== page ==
Viewing Screen/Fluorescent Screen
- Practical Electron Microscopy and Database -
- An Online Book -
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Television (TV) camera for EMs is used to observe and/or record electron microscope (EM) images for computer input, in situ observation, and multi-user observation. The TV observation is performed by a TV camera in combination with a dedicated fluorescent screen. In this case, the EM image is converted to a light image by the fluorescent screen.
In TEM systems, the response of a fluorescent screen with standard thickness decreases with increase of accelerating voltage of incident electrons. For high voltage beam, most of the incident electrons may pass right through the screen and the energy lost per unit path length decreases with increase of beam voltage. Therefore, a thicker screen must be used for high voltage beam. For instance, a thickness increase of about 4 times is needed from 120 keV to 800 keV. On the other hand, the beam laterally spreads more significantly for high voltage beam, blurring the fluorescent image. Attempt had been made to find an acceptable compromise thickness of phosphor without too much loss of resolution. In some cases, for fine focusing, a thinner layer of fluorescent screen (e.g. made of ZnS) should be employed to avoid the backscatter of electrons that occur from the solid substrate.
Note that the magnification and camera length projected on the fluorescent screen are slightly smaller than the ones on the film because the fluorescent screen is located at a higher position than the film.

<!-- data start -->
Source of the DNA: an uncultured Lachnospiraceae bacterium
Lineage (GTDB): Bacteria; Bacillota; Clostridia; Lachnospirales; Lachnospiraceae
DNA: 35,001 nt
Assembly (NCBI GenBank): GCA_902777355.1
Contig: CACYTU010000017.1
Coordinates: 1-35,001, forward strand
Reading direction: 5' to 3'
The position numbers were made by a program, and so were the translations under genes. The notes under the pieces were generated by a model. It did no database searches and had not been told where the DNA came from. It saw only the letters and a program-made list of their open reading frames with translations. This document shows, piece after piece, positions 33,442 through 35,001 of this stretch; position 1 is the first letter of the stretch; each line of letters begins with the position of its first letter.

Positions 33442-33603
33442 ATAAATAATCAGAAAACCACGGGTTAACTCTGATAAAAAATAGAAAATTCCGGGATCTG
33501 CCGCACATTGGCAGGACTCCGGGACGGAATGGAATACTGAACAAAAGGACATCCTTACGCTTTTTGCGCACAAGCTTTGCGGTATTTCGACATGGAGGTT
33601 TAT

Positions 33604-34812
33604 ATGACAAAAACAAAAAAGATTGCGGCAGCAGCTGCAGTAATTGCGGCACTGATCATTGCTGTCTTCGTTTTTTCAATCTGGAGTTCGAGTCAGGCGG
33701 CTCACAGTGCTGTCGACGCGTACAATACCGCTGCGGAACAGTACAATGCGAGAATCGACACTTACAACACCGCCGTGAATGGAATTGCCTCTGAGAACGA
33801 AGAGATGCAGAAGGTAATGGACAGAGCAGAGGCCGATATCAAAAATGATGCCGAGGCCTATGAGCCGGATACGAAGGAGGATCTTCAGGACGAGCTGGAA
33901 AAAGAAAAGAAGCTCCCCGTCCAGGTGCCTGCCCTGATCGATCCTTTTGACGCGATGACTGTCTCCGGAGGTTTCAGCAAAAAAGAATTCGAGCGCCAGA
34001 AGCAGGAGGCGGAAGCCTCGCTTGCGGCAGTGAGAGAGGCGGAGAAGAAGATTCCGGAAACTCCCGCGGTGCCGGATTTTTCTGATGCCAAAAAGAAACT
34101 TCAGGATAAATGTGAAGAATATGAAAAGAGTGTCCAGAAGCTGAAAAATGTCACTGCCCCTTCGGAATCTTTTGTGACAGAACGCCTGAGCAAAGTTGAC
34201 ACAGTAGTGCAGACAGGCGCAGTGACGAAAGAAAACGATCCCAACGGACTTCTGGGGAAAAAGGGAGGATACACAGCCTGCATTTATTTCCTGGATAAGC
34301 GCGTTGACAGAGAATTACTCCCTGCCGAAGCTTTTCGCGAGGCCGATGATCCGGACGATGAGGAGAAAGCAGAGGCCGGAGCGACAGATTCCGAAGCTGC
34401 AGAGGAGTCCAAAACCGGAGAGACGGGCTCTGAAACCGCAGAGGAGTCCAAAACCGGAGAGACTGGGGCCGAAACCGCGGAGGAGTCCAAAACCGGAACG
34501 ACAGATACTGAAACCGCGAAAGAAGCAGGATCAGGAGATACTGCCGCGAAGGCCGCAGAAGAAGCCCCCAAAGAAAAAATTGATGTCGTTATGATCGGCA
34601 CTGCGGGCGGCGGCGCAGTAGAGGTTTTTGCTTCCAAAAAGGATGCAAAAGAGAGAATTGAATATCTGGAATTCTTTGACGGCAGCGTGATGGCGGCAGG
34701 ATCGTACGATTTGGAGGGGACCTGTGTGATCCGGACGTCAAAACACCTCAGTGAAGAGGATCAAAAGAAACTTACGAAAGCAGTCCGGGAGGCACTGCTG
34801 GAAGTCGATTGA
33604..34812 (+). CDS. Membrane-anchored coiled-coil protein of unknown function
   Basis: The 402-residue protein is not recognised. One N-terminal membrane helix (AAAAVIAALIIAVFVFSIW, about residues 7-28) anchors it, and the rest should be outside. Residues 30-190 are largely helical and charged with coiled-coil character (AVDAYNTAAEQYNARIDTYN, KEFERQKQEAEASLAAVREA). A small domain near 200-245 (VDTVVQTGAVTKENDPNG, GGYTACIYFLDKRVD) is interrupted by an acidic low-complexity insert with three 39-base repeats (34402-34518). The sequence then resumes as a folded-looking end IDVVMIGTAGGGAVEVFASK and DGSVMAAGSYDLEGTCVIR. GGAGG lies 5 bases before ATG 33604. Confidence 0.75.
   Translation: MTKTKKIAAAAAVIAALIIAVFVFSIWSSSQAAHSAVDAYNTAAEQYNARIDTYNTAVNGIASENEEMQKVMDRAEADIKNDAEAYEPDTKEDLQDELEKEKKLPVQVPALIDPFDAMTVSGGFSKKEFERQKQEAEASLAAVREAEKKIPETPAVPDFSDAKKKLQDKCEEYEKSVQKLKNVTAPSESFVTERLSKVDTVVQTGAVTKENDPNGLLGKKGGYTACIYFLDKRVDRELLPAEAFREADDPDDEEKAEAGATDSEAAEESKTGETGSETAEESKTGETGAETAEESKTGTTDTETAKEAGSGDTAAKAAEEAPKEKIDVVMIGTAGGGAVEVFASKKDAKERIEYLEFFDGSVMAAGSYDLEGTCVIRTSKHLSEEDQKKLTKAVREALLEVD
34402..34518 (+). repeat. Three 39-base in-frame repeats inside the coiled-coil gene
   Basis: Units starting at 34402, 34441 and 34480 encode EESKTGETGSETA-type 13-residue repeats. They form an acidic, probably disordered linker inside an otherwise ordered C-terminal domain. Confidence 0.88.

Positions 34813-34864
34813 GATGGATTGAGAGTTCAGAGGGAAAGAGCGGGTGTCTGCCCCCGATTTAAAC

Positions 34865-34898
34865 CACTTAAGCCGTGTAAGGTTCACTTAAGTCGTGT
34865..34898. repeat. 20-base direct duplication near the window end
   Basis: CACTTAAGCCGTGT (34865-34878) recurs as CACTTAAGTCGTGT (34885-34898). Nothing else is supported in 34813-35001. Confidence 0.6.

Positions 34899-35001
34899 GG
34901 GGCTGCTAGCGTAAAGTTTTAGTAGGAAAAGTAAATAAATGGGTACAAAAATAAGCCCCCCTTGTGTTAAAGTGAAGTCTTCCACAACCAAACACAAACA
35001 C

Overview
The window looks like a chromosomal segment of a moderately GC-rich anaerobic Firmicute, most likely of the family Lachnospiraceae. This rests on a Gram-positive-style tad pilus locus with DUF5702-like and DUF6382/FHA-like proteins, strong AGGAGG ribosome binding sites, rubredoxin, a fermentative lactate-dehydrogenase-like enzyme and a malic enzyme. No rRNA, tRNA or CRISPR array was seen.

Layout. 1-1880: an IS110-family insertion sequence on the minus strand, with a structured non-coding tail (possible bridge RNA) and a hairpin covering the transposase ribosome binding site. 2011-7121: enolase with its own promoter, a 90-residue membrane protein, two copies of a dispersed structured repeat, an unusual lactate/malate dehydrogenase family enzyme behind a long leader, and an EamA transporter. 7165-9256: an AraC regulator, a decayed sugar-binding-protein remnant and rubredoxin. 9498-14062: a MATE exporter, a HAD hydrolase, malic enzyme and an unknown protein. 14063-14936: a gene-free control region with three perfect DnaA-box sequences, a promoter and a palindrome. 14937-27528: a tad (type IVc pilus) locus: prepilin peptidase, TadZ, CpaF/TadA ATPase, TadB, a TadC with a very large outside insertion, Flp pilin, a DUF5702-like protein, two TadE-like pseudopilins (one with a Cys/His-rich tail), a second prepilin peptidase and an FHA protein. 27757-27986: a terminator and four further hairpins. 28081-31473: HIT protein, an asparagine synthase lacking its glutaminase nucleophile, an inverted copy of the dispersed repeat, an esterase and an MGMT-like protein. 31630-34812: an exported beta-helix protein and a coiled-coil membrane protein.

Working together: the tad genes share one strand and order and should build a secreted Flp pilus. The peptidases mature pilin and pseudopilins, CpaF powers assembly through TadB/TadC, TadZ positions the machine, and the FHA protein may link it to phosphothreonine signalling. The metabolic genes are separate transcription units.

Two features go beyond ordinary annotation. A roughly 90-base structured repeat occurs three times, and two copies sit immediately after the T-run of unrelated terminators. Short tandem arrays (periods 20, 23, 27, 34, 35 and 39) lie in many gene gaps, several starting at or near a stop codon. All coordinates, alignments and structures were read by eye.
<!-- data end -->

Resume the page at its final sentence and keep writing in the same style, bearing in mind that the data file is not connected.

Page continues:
The fluorescent screen plate in TEM is made of aluminum coated with phosphor powder, while the viewing window is made of lead glass to shield the hard X-rays generated in the TEM. For the same reason, the lead glass is thicker for higher accelerating voltages so that it is more difficult to observe the fine contrast through the screen in a higher voltage TEM. Therefore, we usually use a television (TV) camera that is installed below the camera chamber instead of viewing through the lead glass screen.
As shown in Figure 3247 (a), in most modern TEMs, the electron gun, top lenses, and specimen chamber are maintained at ultra-high vacuum by an ion pump, while the viewing screens and photographic chamber are maintained at a lower vacuum, which is referred to as high vacuum, by either a diffusion pump or a turbomolecular pump. This vacuum level is backed by a mechanical (rotary) pump. However, some TEMs have lower vacuum in the specimen chamber as shown in Figure 3247 (b).
Figure 3247. Vacuum in TEMs: (a) Modern TEMs, and (b) Some TEMs.
Because of the limit of depth of focus and because no lens in between the recording media and TEM viewing screen can be used to compensate for the out-of-focus, the recording film or CCD camera is arranged to locate just several centimeters below the screen. However, the specimen image on the recording media is still out of focus if the image has been brought to exact focus on the TEM screen.
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